Crews in Southeast Race to Restore Power from Hurricane Dorian

by | Sep 6, 2019

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Crews in Southeast Race to Restore Power from Hurricane Dorian

(Photo: Dominion Energy sends crews to North Carolina and Virginia on September 5, 2019. Credit @DominionEnergy on Twitter)

After decimating the Bahamas, Hurricane Dorian caused outages along the Southeast coast of the United States. Utility crews raced to restore power to thousands of customers in South Carolina, North Carolina, and Virginia.

On Thursday morning approximately 240,000 customers were without power, mostly in South Carolina, according to the Edison Electric Institute (EEI), which represents investor-owned electric companies in the United States. That number climbed to around 390,846 customers on Friday,  the Department of Energy reported.

“Electric companies are reallocating resources strategically to ensure a safe and efficient response as Dorian progresses,” the EEI stated. “In Florida, where the storm threat has passed, mutual assistance crews have been reallocated or released.”

This morning, Hurricane Dorian was located 10 miles west-southwest of Cape Hatteras, NC, and had maximum sustained winds of 90 miles per hour, a Department of Energy situation report noted.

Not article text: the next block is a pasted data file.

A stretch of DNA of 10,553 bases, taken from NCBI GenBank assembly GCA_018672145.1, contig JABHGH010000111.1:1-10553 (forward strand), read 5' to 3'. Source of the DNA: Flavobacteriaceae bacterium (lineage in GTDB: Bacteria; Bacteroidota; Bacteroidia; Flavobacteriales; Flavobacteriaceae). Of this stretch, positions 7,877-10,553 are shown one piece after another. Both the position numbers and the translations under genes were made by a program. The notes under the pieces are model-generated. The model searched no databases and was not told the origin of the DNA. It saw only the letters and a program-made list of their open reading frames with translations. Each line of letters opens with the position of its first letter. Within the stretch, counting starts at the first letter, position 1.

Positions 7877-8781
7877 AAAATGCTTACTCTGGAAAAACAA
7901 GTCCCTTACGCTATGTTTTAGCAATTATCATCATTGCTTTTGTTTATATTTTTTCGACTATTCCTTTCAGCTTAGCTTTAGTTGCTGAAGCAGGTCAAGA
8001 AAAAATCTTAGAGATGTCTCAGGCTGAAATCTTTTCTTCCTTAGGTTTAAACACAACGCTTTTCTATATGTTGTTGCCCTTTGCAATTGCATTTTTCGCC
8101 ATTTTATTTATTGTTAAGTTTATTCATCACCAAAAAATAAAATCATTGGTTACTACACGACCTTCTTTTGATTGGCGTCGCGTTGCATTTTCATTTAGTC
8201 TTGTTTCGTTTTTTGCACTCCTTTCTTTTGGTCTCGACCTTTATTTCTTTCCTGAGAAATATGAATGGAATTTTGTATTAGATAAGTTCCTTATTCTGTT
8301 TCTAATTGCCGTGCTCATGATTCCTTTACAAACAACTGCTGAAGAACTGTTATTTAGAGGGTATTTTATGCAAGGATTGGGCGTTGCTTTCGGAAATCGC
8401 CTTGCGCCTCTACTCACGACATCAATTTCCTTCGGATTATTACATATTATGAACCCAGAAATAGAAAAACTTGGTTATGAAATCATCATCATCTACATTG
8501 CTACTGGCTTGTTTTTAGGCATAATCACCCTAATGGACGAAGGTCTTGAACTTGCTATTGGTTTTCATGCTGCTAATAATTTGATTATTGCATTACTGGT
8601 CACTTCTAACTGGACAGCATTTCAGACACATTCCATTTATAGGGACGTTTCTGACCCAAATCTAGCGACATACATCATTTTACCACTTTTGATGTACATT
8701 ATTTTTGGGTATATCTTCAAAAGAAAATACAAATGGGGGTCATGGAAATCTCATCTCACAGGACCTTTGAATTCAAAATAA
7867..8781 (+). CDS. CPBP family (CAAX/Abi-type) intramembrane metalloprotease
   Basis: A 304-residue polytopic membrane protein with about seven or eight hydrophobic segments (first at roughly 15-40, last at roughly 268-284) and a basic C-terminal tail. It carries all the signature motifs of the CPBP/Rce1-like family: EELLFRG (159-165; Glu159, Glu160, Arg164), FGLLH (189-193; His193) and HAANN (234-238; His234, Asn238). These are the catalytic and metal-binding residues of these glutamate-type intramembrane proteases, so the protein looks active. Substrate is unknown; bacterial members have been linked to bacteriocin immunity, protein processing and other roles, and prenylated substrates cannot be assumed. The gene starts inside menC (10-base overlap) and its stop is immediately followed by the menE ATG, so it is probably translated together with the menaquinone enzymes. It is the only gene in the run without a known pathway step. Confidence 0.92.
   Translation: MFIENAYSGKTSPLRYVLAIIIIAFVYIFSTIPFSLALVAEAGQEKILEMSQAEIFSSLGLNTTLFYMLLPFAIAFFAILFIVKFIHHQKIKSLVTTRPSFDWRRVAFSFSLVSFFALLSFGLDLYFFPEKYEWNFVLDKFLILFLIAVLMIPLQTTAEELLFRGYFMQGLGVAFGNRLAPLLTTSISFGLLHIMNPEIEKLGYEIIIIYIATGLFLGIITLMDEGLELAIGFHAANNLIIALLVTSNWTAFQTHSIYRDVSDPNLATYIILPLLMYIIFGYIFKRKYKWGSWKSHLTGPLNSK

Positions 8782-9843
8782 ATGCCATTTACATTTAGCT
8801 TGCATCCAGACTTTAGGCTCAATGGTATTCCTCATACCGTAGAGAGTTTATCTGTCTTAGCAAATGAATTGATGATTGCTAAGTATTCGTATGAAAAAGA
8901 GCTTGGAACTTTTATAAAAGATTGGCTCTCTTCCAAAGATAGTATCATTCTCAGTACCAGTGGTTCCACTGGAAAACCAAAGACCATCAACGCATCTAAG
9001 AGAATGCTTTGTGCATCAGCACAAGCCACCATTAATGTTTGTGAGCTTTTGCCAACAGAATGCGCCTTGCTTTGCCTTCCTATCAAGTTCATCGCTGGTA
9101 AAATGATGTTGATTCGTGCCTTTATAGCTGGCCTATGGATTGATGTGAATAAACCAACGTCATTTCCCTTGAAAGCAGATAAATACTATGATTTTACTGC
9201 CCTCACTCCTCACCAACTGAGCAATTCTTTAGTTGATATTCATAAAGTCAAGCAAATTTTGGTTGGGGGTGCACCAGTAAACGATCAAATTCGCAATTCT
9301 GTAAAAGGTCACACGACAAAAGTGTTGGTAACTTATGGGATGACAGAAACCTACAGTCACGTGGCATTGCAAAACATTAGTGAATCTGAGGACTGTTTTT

The DOE reported that outages as of 7:30 am EDT Friday were: 159,821 customers in South Carolina, 216,774 in North Carolina, and 11,533 in Virginia.

Two islands off the North Carolina coast lost power, the Cape Hatteras Electric Cooperative tweeted early Friday. Carteret County in North Carolina was also affected by the storm. Around 42,000 people there were without electricity on Friday, representing half the population, CNN reported.

Dominion Energy cautioned Friday morning that the worst from Dorian was yet to come for customers in North Carolina and Eastern Virginia.

Wake of Destruction

Earlier this week, the hurricane caused thousands of Florida Power & Light Company customers to lose electricity. On Thursday, the utility said it had restored more than 150,000 outages. Meanwhile the death toll from Dorian is steadily rising in the Bahamas, and the minister of health estimated that the final count could be “staggering.”

The New York Times reported that Norwegian energy company Equinor’s oil storage terminal on Grand Bahama was damaged by the storm and leaking, but it was too early to determine the extent. Several storage tanks appeared to have lost their lids completely.

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